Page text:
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Marriott's $7 water, $2.25 coffee, $12 suntan lotion - what's next?

Marriott's $7 water, $2.25 coffee, $12 suntan lotion - what's next?

Jul 28th, 2004, 06:22 PM
Original Poster
Join Date: Jan 2003
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Marriott's $7 water, $2.25 coffee, $12 suntan lotion - what's next?

After two stays at two different Marriotts in the past week in Florida, I'm afraid to pick up and use almost anything in the room! Of course there were the two bottles of Fiji water for $7 each, but there were also six varieties of suntan lotion going for $12 to $18, and the biggest surprise - the filter packs of coffee for the in-room coffeemaker were $2.25 (Starbuck's). When I went out into the hall to ask the housekeeper for some complimentary coffee, all she had was decaf and suggested I call Housekeeping as they weren't allowed to supply "real coffee." This Marriott also has a Starbuck's Coffee in the lobby, of course. I finally DID get the complimentary "real" coffee.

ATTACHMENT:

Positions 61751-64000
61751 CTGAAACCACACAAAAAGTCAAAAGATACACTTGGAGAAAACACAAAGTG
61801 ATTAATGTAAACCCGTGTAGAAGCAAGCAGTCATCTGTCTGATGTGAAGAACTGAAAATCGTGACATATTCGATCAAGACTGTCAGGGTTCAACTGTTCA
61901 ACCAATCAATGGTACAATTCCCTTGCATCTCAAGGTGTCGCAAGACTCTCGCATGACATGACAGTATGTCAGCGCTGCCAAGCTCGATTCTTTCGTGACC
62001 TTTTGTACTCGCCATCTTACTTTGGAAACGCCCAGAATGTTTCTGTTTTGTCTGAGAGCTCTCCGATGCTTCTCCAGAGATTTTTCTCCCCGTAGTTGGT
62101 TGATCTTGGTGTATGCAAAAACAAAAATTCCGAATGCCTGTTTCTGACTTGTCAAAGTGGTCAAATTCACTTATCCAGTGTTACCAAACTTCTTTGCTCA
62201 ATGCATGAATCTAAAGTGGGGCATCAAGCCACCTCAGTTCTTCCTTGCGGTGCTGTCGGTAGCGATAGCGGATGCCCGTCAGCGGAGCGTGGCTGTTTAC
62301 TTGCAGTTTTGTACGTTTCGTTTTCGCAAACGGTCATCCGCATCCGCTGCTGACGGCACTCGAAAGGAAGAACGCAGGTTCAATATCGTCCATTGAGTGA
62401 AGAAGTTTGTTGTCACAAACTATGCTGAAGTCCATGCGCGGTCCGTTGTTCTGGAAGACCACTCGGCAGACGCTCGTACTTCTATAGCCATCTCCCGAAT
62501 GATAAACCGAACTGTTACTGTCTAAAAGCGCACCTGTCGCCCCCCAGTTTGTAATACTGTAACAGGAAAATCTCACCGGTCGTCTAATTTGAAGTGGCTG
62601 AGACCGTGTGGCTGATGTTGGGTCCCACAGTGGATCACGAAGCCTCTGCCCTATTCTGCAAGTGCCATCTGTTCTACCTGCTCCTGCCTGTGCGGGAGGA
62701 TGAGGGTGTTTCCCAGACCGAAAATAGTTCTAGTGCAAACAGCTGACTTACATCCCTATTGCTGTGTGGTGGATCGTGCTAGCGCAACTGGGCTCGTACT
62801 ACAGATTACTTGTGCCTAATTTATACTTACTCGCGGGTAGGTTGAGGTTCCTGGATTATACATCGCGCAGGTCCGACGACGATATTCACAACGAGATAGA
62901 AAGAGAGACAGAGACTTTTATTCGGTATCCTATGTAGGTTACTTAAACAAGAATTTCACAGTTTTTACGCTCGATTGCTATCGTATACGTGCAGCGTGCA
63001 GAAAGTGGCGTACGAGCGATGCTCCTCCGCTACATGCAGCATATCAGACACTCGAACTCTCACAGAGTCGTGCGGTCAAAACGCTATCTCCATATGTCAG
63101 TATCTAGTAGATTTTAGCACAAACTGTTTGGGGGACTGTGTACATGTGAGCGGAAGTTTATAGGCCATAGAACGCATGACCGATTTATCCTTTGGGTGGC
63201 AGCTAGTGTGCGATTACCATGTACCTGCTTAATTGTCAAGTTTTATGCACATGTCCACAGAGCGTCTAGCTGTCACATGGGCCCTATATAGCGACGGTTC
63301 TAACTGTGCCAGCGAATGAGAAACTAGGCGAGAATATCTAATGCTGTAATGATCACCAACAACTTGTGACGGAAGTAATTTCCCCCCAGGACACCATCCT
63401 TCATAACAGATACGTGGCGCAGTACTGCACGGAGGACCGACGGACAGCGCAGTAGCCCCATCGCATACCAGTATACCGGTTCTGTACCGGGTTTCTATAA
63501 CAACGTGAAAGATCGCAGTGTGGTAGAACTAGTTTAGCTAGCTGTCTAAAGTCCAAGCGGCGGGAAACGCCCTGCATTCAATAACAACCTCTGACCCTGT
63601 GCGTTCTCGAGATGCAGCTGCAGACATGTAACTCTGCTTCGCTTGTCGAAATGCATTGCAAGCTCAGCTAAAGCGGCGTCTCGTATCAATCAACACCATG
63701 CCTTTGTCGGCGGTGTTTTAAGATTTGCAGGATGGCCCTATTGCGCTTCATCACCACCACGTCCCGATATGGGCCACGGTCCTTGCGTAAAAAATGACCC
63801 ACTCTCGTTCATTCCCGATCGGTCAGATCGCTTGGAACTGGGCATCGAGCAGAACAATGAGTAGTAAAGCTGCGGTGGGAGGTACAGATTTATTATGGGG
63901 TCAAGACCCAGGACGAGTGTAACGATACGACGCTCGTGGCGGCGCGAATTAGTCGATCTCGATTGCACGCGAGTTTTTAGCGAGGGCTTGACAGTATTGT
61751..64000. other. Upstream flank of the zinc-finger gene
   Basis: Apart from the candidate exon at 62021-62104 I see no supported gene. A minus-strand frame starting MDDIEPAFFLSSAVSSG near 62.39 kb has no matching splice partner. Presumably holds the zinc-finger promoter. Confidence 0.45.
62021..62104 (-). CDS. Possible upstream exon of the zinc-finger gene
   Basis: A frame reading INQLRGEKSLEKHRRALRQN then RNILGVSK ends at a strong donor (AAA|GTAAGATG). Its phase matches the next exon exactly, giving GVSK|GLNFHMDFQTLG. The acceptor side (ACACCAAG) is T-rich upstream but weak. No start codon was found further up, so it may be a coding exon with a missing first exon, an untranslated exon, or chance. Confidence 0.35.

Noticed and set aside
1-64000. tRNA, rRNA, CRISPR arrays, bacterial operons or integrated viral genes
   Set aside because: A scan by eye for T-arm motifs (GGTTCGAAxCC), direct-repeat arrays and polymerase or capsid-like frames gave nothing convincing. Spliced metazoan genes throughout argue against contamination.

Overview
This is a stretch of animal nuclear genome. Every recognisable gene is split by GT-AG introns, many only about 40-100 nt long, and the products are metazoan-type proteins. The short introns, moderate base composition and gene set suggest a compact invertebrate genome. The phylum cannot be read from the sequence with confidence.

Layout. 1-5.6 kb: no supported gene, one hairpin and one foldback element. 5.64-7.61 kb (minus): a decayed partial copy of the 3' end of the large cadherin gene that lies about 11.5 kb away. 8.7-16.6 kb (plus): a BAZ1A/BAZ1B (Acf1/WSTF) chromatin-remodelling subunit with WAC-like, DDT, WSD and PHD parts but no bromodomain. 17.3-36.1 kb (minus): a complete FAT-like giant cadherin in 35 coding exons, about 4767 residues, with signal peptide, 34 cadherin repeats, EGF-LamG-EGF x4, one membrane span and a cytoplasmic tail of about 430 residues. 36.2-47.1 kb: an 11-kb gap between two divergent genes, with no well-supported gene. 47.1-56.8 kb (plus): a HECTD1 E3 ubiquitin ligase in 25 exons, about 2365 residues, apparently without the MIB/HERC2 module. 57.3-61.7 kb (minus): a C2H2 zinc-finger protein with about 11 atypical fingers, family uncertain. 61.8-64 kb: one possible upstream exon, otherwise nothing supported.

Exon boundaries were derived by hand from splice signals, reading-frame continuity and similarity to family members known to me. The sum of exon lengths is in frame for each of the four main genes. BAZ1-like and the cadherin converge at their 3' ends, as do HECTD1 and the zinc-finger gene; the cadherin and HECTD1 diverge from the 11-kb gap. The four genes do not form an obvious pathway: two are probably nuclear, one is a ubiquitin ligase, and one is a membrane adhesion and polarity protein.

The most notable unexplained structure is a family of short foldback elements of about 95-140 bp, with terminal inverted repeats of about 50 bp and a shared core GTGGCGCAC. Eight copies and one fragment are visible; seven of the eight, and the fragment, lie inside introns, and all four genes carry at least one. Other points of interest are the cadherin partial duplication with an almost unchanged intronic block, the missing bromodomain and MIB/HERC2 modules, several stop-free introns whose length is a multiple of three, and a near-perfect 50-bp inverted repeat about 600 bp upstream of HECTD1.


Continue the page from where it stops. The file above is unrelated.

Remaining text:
Postal is offline  
Jul 28th, 2004, 06:34 PM
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You thought all that stuff was free? You should have asked if it was free before you used it.
jor is offline  
Jul 28th, 2004, 07:35 PM
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"What's next" is obvious. You bring your own sun screen, drink tap water, and get your coffee somewhere else. And if you decide that the Marriott charges too much for extras, then you simply stay at a different place.
PaulRabe is offline  
Jul 28th, 2004, 08:21 PM
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The suntan lotion I understand, but I've never been charged for coffee in the room I brew myself. Wow!
pilgrim is offline  
Jul 28th, 2004, 10:29 PM
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I guess we should all thank Starbucks for tripling the price of coffee over the last few years. Or has it quadrupled?
tracys2cents is offline  
Jul 29th, 2004, 01:06 AM